References

  1. 1.

    Weinstein, S. L. Natural history. Spine (Phila Pa 1976). 24, 2592–2600 (1999).

  2. 2.

    Ueno, M. et al. A 5-year epidemiological study on the prevalence rate of idiopathic scoliosis in Tokyo: school screening of more than 250,000 children. J. Orthop. Sci. 16, 1–6 (2011).

  3. 3.

    Konieczny, M. R., Senyurt, H. & Krauspe, R. Epidemiology of adolescent idiopathic scoliosis. J. Child. Orthop. 7, 3–9 (2013).

  4. 4.

    Kesling, K. L. & Reinker, K. A. Scoliosis in twins. A meta-analysis of the literature and report of six cases. Spine (Phila Pa 1976). 22, 2009–2014 (1997).

  5. 5.

    Ward, K. et al. Polygenic inheritance of adolescent idiopathic scoliosis: a study of extended families in Utah. Am. J. Med. Genet. A. 152A, 1178–1188 (2010).

  6. 6.

    Tang, N. L. et al. Genetic epidemiology and heritability of AIS: A study of 415 Chinese female patients. J. Orthop. Res. 30, 1464–1469 (2012).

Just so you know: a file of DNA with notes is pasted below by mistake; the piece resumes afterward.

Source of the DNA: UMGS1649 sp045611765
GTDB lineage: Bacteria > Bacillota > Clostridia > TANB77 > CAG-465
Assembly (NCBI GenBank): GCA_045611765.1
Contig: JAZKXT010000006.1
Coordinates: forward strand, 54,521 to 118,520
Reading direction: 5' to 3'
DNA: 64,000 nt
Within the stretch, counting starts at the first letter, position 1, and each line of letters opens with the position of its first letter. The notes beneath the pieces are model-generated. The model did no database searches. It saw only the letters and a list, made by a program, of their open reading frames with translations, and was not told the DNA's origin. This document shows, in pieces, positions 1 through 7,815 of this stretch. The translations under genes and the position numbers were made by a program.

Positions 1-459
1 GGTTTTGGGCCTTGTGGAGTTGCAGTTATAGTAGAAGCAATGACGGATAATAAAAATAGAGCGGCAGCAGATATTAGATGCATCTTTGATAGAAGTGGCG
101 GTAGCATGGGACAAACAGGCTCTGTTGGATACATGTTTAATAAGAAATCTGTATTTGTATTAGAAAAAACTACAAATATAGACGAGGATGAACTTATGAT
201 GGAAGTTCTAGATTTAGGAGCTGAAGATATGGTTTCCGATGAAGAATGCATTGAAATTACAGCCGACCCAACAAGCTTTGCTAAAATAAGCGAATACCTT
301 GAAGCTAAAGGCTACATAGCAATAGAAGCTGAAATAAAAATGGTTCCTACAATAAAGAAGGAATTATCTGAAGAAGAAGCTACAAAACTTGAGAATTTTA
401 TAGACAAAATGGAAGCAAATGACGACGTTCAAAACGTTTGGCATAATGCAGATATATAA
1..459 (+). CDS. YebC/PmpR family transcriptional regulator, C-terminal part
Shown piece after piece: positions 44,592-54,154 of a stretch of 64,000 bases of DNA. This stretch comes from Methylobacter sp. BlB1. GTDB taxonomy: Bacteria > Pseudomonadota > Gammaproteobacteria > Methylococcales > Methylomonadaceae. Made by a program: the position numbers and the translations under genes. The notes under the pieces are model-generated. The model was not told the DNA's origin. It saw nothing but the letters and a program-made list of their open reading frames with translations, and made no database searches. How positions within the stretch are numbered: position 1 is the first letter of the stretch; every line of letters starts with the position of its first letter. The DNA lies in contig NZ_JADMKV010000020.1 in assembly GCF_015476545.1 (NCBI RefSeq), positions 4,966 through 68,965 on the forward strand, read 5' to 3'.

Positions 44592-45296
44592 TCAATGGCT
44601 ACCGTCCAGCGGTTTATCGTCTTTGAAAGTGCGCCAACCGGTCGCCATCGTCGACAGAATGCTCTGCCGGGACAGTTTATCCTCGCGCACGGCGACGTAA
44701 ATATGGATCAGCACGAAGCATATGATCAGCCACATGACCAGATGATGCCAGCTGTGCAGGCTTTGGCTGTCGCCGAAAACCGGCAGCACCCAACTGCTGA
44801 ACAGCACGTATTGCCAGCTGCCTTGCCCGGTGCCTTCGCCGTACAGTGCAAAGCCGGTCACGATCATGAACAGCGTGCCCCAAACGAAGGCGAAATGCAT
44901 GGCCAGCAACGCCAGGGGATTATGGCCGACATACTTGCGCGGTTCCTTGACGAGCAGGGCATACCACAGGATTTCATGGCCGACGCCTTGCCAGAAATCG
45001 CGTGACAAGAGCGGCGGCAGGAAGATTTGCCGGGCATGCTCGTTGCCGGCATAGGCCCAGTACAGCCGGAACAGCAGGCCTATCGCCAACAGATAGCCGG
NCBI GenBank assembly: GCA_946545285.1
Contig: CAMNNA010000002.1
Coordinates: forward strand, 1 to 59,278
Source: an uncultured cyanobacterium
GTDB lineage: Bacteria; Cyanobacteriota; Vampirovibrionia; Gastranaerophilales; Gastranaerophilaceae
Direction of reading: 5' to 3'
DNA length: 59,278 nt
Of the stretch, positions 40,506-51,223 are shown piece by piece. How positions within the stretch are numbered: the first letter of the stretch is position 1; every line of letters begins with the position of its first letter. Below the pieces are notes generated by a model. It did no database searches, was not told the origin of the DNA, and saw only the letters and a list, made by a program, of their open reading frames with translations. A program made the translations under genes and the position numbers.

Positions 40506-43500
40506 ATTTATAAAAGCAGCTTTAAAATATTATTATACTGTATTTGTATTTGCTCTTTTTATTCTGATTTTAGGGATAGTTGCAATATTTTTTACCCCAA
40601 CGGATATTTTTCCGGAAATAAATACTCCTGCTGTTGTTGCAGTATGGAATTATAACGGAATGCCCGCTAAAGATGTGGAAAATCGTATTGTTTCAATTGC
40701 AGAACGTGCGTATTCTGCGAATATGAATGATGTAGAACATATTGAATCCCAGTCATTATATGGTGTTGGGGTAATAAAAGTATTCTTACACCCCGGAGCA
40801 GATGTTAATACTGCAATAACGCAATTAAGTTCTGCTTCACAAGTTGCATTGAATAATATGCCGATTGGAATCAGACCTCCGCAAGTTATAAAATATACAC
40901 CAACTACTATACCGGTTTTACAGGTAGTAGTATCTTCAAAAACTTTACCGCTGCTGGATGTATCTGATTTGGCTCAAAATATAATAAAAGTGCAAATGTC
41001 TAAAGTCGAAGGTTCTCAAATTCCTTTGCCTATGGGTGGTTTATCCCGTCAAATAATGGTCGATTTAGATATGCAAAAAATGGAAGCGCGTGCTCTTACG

7. 7.

    Grauers, A., Rahman, I. & Gerdhem, P. Heritability of scoliosis. Eur. Spine J. 21, 1069–1074 (2012).

  8. 8.

    Takahashi, Y. et al. A genome-wide association study identifies common variants near LBX1 associated with adolescent idiopathic scoliosis. Nat. Genet. 43, 1237–1240 (2011).

  9. 9.

    Ogura, Y. et al. A Functional SNP in BNC2 Is Associated with Adolescent Idiopathic Scoliosis. Am. J. Hum. Genet. 97, 337–342 (2015).

  10. 10.

    Sharma, S. et al. A PAX1 enhancer locus is associated with susceptibility to idiopathic scoliosis in females. Nat. Commun. 6, 6452, https://doi.org/10.1038/ncomms7452 (2015).

  11. 11.

    Zhu, Z. et al. Genome-wide association study identifies new susceptibility loci for adolescent idiopathic scoliosis in Chinese girls. Nat. Commun. 6, 8355, https://doi.org/10.1038/ncomms9355 (2015).

  12. 12.

    Londono, D. et al. A meta-analysis identifies adolescent idiopathic scoliosis association with LBX1 locus in multiple ethnic groups. J. Med. Genet. 51, 401–406 (2014).

  13. 13.

    Cao, Y., Min, J., Zhang, Q., Li, H. & Li, H. Associations of LBX1 gene and adolescent idiopathic scoliosis susceptibility: a meta-analysis based on 34,626 subjects. BMC Musculoskelet. Disord. 17, 309 (2016).